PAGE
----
Send to

Choose Destination
Clin Orthop Relat Res. 2014 Sep;472(9):2691-7. doi: 10.1007/s11999-014-3574-1.

Is stability of the proximal tibiofibular joint important in the multiligament-injured knee?

Author information

Orthopaedic Associates of Michigan, 230 Michigan, Suite 300, Grand Rapids, MI, 49503, USA,



The incidence of proximal tibiofibular joint instability in the setting of the multiligament-injured knee has not been previously reported. The integrity of the proximal tibiofibular joint is required to perform a fibular-based, lateral-sided knee reconstruction.


We report (1) the frequency of proximal tibiofibular joint instability in patients presenting with multiligament knee injuries and evaluate (2) our ability to restore stability to this joint, (3) patient-reported outcome scores, and (4) complications in patients surgically treated for proximal tibiofibular joint instability at the time of treatment of multiligament knee instability.


From 2005 to 2013, 124 patients (129 knees) sustaining multiligament knee injuries with Grade 3 instability to at least two ligaments were treated at our institution. We defined proximal tibiofibular joint instability as a dislocated or dislocatable proximal tibiofibular joint at the time of surgery. These patients underwent surgery to restore proximal tibiofibular joint stability and ligament reconstruction or repair and were followed with routine clinical examination, radiographs, and subjective outcome measures, including Lysholm and IKDC scores. Minimum followup was 12 months (mean, 32 months; range, 12-61 months).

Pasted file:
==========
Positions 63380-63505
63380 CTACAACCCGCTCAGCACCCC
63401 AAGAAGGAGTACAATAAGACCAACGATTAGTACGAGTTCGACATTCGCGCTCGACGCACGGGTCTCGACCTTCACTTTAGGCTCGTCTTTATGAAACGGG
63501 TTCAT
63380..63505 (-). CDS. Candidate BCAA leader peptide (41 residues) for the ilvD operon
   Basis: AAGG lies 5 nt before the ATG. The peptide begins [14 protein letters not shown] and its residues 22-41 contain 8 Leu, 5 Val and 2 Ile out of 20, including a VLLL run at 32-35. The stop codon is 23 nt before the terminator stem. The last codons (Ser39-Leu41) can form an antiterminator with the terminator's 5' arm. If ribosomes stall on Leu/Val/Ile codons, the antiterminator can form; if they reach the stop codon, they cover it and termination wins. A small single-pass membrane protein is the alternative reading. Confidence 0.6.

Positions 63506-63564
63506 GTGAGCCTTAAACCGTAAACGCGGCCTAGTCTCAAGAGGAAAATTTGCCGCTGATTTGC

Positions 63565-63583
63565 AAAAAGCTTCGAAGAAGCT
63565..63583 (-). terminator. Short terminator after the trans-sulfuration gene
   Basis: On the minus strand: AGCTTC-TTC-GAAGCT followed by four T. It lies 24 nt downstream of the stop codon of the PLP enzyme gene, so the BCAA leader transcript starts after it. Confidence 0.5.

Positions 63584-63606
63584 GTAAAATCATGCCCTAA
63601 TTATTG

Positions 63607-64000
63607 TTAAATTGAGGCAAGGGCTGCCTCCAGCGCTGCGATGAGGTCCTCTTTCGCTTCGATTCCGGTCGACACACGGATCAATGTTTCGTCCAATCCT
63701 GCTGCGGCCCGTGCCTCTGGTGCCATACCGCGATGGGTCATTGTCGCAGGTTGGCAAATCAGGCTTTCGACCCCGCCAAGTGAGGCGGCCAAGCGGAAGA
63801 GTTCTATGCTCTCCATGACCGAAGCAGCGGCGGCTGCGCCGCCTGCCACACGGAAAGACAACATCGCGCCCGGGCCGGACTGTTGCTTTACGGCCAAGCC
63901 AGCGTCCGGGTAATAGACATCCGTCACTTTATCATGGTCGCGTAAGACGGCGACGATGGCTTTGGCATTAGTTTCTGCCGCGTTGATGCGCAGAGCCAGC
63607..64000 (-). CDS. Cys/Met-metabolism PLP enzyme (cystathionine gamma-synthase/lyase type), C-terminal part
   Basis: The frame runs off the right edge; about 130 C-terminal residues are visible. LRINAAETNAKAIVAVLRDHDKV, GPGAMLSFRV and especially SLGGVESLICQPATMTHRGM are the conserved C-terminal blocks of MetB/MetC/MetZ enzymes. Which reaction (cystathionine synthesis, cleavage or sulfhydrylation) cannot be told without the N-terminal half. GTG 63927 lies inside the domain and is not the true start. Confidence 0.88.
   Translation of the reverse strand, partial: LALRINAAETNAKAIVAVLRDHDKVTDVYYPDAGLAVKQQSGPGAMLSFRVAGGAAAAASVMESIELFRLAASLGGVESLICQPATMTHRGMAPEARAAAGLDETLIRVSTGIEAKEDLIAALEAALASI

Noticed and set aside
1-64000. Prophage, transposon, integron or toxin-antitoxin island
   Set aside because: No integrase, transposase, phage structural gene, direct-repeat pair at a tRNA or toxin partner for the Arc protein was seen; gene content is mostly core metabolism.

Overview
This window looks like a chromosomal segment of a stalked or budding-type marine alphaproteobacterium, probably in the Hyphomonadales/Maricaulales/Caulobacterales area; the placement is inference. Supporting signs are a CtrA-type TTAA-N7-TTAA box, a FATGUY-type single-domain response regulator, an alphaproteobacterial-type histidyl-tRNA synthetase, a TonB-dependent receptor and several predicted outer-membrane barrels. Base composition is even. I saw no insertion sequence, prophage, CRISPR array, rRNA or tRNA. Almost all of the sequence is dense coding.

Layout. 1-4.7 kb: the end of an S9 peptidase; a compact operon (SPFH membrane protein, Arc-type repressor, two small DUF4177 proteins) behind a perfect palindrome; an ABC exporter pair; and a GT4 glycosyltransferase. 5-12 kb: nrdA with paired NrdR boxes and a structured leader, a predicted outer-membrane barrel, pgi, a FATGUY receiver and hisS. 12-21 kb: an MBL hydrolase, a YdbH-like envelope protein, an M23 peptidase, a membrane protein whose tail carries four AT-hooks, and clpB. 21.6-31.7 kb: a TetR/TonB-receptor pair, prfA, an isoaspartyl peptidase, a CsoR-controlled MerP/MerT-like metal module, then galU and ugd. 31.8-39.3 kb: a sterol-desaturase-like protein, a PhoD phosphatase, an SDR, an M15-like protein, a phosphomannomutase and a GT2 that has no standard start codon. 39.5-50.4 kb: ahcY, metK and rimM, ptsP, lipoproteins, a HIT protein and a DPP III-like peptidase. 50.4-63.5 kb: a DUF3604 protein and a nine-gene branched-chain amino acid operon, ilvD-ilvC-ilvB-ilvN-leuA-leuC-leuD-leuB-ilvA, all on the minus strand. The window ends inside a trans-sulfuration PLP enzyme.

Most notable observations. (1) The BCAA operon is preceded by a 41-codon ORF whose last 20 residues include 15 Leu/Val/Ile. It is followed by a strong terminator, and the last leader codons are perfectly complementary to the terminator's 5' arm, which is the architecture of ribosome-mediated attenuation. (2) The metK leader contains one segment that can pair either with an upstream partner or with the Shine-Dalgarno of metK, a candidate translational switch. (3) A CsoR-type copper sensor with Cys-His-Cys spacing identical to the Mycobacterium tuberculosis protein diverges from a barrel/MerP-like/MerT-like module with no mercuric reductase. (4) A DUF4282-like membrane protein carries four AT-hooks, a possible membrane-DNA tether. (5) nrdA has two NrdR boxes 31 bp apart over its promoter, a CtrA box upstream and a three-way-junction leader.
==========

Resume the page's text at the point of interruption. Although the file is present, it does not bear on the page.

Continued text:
Twelve knees (12 patients, 9% of 129 knees) showed proximal tibiofibular joint instability. Knee stability in 10 patients was restored to Grade 1 or less in all surgically treated ligaments. No proximal tibiofibular joint instability has recurred. No patients have complained of ankle stiffness or pain. In the ten patients with subjective scores, mean Lysholm score was 75 (range, 54-95) and mean IKDC score was 58 (range, 22-78). There were four complications: one failed posterolateral corner reconstruction, one proximal tibiofibular joint screw removal secondary to pain over the screw head, one deep infection treated with serial irrigation and débridements with graft retention, and one closed manipulation secondary to arthrofibrosis and loss of ROM.


In the setting of multiligament-injured knees, our series demonstrated a 9% incidence of proximal tibiofibular joint instability. The technique we describe successfully restored stability to the proximal tibiofibular joint and resulted in satisfactory patient-reported outcomes with low complication rates.


Level IV, therapeutic study. See Instructions for Authors for a complete description of levels of evidence.

[Indexed for MEDLINE]
Free PMC Article

Supplemental Content

Full text links

Icon for PubMed Central
Loading ...
Support Center